When talking about components of an intelligent audio system Guerra pointed out that it is basically composed of a brain as the main matrix, an amplifier or amplifiers for each zone, keyboard controls for the user and interfaces for audio sources.

Juan Tamayo, explains that they require a programmable signal processing system (matrix or digital mixer), intelligent amplifiers (if necessary it depends on the application), in addition to frequently used elements such as speakers, microphones, among others.

For his part, Montoya, when talking about intelligent audio components, pointed out that there are wireless microphones that detect the cleanest frequencies and are located in them to avoid falls and interference; they also allow you to monitor the status of the batteries and warn before they run out. As far as mixers are concerned, there are some that transport signals from different points digitally and that allow you to record scenes and default settings that advance as it is requested.

He also pointed out that there are automixers who know when to open and close microphones automatically without the need for an operator to perform this procedure. On the side of the matrixes said that there are some that allow to monitor the status of the microphones and their wiring and pass the information to the network or even send messages to a cell phone or an email. To all the above are added amplifiers that adapt exactly to the needs of the speaker they are handling, also monitor the status of the components and wiring; as far as software is concerned, there are some that unite all the previous systems and manage them from a common platform, so the audio system is a large whole and not a sum of many parts.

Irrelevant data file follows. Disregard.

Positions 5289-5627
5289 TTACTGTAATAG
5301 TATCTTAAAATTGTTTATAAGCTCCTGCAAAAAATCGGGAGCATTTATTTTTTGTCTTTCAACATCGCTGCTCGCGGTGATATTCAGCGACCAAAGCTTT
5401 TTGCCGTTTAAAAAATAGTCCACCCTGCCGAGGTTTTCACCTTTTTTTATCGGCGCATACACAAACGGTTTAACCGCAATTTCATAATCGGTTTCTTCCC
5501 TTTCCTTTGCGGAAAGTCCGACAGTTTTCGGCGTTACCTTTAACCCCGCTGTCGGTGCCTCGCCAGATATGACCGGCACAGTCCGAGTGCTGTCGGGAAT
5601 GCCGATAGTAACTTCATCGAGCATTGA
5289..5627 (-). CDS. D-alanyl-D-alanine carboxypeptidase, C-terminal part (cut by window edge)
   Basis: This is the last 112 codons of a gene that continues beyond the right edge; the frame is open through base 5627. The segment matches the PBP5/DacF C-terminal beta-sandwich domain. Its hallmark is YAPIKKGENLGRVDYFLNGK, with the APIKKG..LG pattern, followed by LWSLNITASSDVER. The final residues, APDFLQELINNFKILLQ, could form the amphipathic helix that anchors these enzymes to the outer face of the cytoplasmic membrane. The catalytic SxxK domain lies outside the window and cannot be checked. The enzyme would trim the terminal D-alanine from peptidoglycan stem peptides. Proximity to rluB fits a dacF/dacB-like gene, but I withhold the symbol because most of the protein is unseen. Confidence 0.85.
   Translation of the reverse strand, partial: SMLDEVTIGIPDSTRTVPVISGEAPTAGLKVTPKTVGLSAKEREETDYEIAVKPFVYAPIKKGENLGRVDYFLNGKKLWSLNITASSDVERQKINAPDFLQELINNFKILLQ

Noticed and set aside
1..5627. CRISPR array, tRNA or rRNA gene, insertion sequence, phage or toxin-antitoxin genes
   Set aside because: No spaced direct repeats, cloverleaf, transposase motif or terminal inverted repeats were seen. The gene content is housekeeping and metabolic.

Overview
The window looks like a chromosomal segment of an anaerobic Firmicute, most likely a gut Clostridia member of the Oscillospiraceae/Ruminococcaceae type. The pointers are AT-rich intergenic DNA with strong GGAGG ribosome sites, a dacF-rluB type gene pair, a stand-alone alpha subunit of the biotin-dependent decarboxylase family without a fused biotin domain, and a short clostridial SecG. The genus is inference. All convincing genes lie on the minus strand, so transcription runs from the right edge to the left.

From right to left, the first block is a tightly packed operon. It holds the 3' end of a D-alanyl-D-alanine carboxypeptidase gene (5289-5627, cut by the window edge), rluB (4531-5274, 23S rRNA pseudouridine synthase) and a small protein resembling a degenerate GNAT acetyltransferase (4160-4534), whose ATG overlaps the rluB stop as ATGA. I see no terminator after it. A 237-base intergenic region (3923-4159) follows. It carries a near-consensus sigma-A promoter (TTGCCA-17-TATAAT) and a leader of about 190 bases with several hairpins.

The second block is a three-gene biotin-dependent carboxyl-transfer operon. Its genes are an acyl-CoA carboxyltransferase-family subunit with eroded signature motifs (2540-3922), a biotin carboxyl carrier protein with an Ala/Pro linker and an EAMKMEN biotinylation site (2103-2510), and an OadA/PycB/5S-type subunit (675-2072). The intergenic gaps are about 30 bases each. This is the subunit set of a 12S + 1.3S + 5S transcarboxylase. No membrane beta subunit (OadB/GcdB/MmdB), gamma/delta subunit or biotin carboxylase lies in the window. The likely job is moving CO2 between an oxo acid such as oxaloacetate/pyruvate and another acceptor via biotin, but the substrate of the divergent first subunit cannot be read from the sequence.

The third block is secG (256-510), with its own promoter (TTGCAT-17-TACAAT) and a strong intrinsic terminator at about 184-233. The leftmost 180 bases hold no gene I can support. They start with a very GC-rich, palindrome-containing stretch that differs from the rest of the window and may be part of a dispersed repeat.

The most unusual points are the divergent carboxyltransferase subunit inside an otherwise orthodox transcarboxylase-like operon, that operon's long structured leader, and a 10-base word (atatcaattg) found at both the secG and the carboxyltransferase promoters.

The panorama in Latin America

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Faced with the issue of the region and the implementation of these systems, there were common points on the part of the three guests and others that distanced themselves a little. Carlos J. Guerra said that "these audio systems are almost a requirement in homes of a certain level in the United States and Europe, although here it is not so required. Latin America is growing by leaps and bounds in this niche as Latinos love music and adequate training and awareness of these systems in the end user will make the growth of the market faster."

"The market is a bit stuck, there is still the philosophy of the table mixer to control areas and integrate. Additionally in the United States and Europe for large built areas there is legislation on emergencies and evacuation that requires these buildings to have an intelligent audio system, where they are monitored and are able to supervise the speakers and microphones connected to it, "said Juan A. Tamayo.

Juan Fernando Montoya thinks that the region is not lagging behind more industrialized regions and pointed out that "we see that every day there are more followers of this type of systems, it is a strong task to show people that this really is not a luxury or an extra cost, but on the contrary they are systems that lead to make the most of resources and become a very good investment of money. "

Richard Santa, RAVT
Author: Richard Santa, RAVT
Periodista de la Universidad de Antioquia (2010), con experiencia en temas sobre tecnología y economía. Editor de las revistas TVyVideo+Radio y AVI Latinoamérica. Coordinador académico de TecnoTelevisión&Radio.